Norwegian review of 36,000 cases links more activity overall, light or intensive, with lower risk of death
Even a small increase in light activity, such as washing dishes, a little gentle gardening, or shuffling around the house, might help stave off an early death among older adults, researchers say.
Being sedentary, for instance, by sitting for long periods of time, has been linked to an increased risk of developing many conditions, including heart disease, as well as an early death.
The latest study backs up previous research suggesting that reducing time spent sedentary and replacing it even with light movement is beneficial. It says higher levels of any physical activity help ward off an early grave.
“It is important for elderly people, who might not be able to do much moderate-intensity activity, that just moving around and doing light-intensity [activity] [will have] strong effects and is beneficial,” said Ulf Ekelund, a professor and first author of the study at the Norwegian School of Sport Sciences.
However, the study finds that there is more “bang for your buck” if you engage in intense activity compared with light activity. A short stint of intense activity is viewed as beneficial as much longer periods of lesser activity.
Emmanuel Stamatakis, professor of physical activity, lifestyle and population health at the University of Sydney, who was not involved in the study, said movement should be re-engineered into our daily lives.
“People could seek to add more physical activity of any intensity to their daily routines when their circumstances and surroundings allow. But the onus is more on governments to put forward policies that will enable and empower people to move more as part of their daily routines,” he said, noting that this could include building infrastructure to promote walking and cycling.
Published in the BMJ, the latest research involved a review of eight studies encompassing a total of more than 36,000 people with an average age of almost 63 years. Participants were followed for about five to six years; 2,149 deaths were recorded.
Crucially, all the studies involved monitoring the physical activity of individuals who had activity trackers, and the studies did not rely on self-reporting, which, the experts noted, could be unreliable.
For each study, participants were split into four equal-sized groups, based on the total amount of time spent active, and the risk of death assessed, taking into account factors such as age, sex, body-mass index, and socioeconomic status. This was then repeated for an amount of activity at different levels of intensity. The results were analysed together to give an overview.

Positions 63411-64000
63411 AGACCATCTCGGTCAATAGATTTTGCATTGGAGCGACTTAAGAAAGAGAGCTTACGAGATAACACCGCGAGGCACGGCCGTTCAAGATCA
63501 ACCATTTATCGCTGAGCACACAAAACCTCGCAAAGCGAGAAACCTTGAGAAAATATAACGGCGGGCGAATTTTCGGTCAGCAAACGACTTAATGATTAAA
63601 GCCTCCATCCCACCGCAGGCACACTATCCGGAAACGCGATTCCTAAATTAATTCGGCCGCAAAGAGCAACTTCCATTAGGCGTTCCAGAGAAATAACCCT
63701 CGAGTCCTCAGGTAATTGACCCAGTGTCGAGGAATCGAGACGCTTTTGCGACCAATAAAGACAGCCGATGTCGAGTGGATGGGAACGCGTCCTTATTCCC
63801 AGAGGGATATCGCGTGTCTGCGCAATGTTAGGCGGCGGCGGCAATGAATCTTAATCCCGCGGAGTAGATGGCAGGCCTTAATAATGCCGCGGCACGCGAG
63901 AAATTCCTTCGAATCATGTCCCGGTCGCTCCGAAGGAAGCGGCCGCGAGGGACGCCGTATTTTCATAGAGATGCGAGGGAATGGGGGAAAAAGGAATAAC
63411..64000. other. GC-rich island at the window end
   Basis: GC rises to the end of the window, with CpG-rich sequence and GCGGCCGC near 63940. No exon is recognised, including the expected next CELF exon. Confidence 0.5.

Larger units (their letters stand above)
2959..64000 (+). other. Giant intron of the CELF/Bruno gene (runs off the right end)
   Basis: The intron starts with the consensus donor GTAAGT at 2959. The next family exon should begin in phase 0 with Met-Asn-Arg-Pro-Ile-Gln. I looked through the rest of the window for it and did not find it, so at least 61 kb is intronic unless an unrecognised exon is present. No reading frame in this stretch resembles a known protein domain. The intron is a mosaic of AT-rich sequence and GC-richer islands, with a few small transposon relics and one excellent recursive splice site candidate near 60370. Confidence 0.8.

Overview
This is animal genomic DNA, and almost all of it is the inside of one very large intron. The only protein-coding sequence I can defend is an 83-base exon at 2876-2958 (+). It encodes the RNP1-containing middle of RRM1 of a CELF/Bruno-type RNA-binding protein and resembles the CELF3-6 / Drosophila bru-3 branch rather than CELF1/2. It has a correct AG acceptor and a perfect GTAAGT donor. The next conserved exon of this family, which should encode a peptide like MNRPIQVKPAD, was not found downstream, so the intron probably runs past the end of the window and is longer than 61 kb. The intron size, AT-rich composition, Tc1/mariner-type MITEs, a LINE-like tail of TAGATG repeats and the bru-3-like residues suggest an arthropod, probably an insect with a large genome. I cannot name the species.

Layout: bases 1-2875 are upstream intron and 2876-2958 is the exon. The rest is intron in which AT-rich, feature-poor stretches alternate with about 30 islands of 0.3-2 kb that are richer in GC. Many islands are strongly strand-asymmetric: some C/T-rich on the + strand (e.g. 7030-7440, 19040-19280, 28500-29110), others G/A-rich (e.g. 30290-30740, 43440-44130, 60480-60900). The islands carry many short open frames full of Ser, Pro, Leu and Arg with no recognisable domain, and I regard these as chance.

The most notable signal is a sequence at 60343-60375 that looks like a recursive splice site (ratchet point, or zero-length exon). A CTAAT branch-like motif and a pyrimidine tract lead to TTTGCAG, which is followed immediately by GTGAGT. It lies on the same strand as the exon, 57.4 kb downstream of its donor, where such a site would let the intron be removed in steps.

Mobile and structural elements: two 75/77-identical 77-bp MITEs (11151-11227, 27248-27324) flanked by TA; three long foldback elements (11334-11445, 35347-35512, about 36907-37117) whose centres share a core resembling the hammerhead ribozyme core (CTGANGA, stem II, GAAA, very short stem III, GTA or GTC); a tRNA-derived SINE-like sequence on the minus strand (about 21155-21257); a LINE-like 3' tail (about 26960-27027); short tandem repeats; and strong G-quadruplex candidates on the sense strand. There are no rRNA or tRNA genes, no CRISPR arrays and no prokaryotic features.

The team found a greater volume of activity overall was linked to a lower risk of death. The results held for different intensities of activity.
Compared with those who managed the least light physical activity, of about 200 minutes a day, those who clocked up about 258 minutes a day had a 40% lower risk of death, and those who managed about 308 minutes had a 56% lower risk.
Meanwhile, the group with the highest levels of light physical activity – achieving about 380 minutes a day – had a 62% lower risk of death than the group that did the least. The team noted that this was about twice as big an effect as previously thought, possibly due to more accurate data collection.
For moderate to vigorous activity, the trend was similar, even when levels of sedentary time were taken into account. Compared with those who managed the least, of about 90 seconds a day, those who managed about six minutes a day had a 36% lower risk of death, while those who managed most, about 38 minutes a day, had a 48% lower risk of death.
The team said the study supported the message “sit less and move more and more often”.
However, the study had limitations. It only looked at the situation for middle age and older adults, most of whom lived in the US or Europe, and some of the effect could be due to those people with a higher risk of death being less likely to engage in physical activity. Physical activity levels also were only measured over one period of time.
Gavin Sandercock, of the University of Essex, said the results suggested moving more brought bigger benefits than simply reducing sedentary time, another factor measured in the study. “This study reinforces the important message that getting the least active people to do even just a little bit more physical activity can have have important public health benefits,” he said.